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of the mainspring is very different when the carriage is
in a position to write at i on the scale, to what it is when
65 or 70 is reached. This fact has been taken into
consideration in many machines, and we shall find here-
after that in the National, the Ideal, and so on, means
have been taken for securing -a centre-driven carriage.
The escapement was also re-modelled. Instead of
having two dogs, one rigid and the other loose, playing
in a single rack, the Caligraph introduced a single dog,
working between two racks, the one loose and the other
The space-bars, also, were a novelty, and were pro-
bably the first serious attempt to bring about an all-finger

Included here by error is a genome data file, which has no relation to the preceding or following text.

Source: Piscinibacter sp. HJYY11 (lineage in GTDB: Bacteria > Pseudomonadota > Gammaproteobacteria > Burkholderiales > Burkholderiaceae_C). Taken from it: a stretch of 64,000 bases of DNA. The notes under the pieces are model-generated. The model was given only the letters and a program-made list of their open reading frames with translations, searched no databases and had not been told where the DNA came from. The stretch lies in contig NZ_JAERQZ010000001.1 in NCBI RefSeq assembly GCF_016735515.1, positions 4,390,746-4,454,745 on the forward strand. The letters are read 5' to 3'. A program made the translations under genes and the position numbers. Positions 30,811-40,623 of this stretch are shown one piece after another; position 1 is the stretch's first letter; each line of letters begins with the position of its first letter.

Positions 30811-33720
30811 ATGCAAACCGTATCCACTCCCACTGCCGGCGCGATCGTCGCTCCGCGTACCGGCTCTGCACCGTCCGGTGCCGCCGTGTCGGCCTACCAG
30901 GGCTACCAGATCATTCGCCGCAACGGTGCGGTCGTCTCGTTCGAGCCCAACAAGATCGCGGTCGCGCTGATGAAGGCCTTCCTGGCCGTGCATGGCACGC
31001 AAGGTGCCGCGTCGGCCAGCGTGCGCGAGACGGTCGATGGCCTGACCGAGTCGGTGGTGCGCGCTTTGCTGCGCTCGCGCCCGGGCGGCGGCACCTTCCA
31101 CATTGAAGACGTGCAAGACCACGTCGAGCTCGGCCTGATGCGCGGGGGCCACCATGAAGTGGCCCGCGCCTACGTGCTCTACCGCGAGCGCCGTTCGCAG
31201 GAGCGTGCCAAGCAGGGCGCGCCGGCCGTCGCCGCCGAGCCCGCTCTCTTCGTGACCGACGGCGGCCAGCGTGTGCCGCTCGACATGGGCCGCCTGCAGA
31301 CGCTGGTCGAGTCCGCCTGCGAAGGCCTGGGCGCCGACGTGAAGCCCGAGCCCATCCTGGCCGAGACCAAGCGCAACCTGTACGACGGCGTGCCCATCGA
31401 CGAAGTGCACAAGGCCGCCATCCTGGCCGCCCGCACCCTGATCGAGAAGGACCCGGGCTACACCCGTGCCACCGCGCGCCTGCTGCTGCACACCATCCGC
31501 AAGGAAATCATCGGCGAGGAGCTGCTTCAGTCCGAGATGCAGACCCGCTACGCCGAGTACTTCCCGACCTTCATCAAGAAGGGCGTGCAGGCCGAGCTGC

style of operation. Two such bars were provided, one
at each side of the machine, and it was intended that
these should be depressed by the little fingers.
The type-bars were provided with adjustable nuts
and bolts, for taking up wear and recovering alignment
and in the later models an improved ribbon feed, per-
mitting of a lateral as well as a sideways action was used.
It is interesting, also, to note that the platen of the
Caligraph was not round, as in the Remington, but was
planed off into a series of facets. The object was to
secure a flat surface for a perfectly flat faced type to
strike upon. Later inventors got over this difficulty by
hollowing out the type so as to make them conform to
the curve of the platen.
The Caligraph was made in several numbers, and an
old No. i in our possession seems to justify the title being
given to the machine of “ The machine that won’t wear
out.” This machine used capitals only, but others
incorporated full keyboards.